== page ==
A senior State Department official said the United States has not made a final decision but was coordinating with other donor nations and aid organizations on possible responses to a 2 percent “tax” on assistance projects and other new measures in swaths of Yemen administered by the Houthis.
“We’re in an unfortunate situation and we’re trying to work the problem,” the official said, speaking on the condition of anonymity because he was not authorized to discuss the issue publicly. “If such an action were taken, it would be one that was forced by basically unprecedented Houthi obstructionism.”
Whether the United States and other donors should suspend or reduce assistance in Houthi-controlled areas will be a central question when donor countries and aid groups meet in Brussels this week.
Officials familiar with the discussions say the Trump administration has already informed humanitarian organizations that a suspension, if finalized, would take effect March 1. The United States provided $746 million in Yemen assistance in fiscal 2019.
A potential halt to lifesaving aid comes as hopes for a negotiated end to the conflict have been complicated by a flare-up in violence between the rebels, who receive assistance from Iran, and Yemeni forces backed by Saudi Arabia and other Gulf nations. The conflict began in 2015 when a Saudi-led military coalition began a punishing air campaign against the rebels, who had taken over Sanaa, the Yemeni capital.
The possible move also coincides with heightened U.S. tensions with Iran, which is believed to have provided military support to the Houthis. The White House has applied a “maximum pressure” campaign on Iran that includes punishing sanctions aimed in part at forcing Tehran to end its support for foreign armed groups.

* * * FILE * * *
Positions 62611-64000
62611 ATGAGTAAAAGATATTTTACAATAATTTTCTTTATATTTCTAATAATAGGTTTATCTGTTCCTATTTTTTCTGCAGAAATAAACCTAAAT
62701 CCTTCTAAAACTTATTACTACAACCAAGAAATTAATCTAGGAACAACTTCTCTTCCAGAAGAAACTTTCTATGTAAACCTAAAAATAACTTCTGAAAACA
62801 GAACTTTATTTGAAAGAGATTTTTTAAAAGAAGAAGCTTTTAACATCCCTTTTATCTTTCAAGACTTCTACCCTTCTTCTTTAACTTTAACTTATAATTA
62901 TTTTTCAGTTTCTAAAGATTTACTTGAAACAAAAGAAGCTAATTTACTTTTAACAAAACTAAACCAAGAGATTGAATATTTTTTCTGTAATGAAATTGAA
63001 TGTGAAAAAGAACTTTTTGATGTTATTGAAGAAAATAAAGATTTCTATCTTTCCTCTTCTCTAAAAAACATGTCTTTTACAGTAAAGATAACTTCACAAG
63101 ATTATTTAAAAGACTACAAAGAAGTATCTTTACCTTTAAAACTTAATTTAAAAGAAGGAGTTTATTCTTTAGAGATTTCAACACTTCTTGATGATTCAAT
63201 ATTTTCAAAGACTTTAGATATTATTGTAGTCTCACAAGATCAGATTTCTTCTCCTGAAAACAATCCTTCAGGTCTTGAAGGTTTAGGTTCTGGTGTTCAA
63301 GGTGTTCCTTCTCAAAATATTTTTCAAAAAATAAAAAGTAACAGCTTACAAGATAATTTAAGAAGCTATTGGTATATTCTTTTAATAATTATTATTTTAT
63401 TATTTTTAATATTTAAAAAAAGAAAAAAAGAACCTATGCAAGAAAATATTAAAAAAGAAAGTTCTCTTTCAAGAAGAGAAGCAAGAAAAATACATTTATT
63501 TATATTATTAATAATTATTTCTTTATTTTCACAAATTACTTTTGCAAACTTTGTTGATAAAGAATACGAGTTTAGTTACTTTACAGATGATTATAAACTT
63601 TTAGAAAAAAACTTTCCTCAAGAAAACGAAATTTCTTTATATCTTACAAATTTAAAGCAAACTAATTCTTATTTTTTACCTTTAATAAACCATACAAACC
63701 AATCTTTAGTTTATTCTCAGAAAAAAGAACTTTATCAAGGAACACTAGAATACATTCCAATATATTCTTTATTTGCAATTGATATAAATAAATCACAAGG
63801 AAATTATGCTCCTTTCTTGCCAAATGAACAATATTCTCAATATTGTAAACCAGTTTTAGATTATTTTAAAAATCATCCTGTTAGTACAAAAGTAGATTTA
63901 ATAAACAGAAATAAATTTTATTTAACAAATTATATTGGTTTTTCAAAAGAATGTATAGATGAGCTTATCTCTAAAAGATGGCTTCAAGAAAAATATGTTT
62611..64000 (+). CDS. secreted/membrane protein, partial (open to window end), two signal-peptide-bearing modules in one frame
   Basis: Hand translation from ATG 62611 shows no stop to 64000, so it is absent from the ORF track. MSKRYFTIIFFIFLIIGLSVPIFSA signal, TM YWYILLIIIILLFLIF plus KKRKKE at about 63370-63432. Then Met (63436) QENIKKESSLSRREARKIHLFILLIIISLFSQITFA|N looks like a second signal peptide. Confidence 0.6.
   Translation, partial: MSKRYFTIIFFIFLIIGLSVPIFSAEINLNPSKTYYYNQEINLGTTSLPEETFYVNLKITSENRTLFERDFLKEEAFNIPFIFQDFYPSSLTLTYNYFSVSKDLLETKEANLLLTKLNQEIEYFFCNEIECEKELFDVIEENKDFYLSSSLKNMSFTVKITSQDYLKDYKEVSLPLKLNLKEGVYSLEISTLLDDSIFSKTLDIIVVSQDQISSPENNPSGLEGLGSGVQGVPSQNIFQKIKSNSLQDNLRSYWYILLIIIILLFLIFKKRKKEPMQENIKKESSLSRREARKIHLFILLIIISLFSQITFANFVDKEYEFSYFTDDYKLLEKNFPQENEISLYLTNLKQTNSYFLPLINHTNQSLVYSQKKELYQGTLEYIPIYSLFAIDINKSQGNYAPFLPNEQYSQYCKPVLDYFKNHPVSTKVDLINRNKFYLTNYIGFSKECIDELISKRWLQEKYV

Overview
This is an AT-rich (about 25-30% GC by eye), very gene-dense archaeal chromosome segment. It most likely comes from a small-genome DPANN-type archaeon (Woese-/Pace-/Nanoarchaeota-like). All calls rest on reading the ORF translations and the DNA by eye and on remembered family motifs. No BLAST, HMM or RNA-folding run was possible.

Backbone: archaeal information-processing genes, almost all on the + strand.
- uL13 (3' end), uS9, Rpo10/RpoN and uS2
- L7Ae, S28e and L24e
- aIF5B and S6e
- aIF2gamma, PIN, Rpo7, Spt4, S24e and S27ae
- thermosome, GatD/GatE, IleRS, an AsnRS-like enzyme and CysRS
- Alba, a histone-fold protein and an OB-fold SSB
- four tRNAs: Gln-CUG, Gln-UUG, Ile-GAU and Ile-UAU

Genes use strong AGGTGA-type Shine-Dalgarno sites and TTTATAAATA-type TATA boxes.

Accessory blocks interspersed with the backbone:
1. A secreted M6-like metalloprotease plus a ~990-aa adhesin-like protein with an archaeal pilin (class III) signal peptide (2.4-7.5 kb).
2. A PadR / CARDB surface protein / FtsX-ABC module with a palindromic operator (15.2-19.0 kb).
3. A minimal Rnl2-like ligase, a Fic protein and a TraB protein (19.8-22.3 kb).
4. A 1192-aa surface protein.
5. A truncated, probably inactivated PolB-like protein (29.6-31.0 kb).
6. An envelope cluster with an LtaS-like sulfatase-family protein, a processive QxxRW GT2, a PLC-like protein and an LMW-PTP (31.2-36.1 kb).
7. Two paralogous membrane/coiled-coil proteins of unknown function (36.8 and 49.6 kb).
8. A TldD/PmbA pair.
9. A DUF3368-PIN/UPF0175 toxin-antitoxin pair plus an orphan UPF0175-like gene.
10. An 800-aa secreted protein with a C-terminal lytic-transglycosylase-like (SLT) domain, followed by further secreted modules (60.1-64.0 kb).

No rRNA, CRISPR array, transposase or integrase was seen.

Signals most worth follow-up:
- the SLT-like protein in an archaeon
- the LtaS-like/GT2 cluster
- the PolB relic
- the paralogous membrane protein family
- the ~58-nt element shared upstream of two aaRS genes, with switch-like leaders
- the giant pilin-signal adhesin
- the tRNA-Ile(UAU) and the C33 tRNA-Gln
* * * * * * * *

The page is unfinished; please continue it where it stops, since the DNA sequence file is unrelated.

Humanitarian officials, who already have cut back assistance because of Houthi restrictions, describe a morally fraught situation in which they acknowledge that donor countries need to ensure taxpayer-funded aid is properly delivered but also worry that large-scale suspensions will aggravate conditions for Yemenis.
“What we really want to do is make sure people don’t get hurt,” a senior U.N. official in Yemen said, also speaking on the condition of anonymity. “But we recognize that we have very big problems.”
The United Nations provides food assistance to more than 12 million people a month in Yemen, which was very poor even before the conflict erupted. Fighting, reduced commerce and economic upheaval have all contributed to widespread hunger and disease.
The discussions in Washington about a potential suspension may also reflect skepticism about whether the United Nations and aid groups can manage the risks of aid diversion. Soaring need among Yemenis has prompted the United Nations to scale up its Yemen operation in the past year, posing another challenge to managing and delivering supplies.
U.N. officials say they have struggled to prevent diversion of aid by Houthi officials, who they believe have sold assistance on the black market or funneled it to fighters. Last year, the United Nations temporarily suspended part of a program in Sanaa after Houthi officials rejected a registration system designed to ensure that aid reached its intended beneficiaries.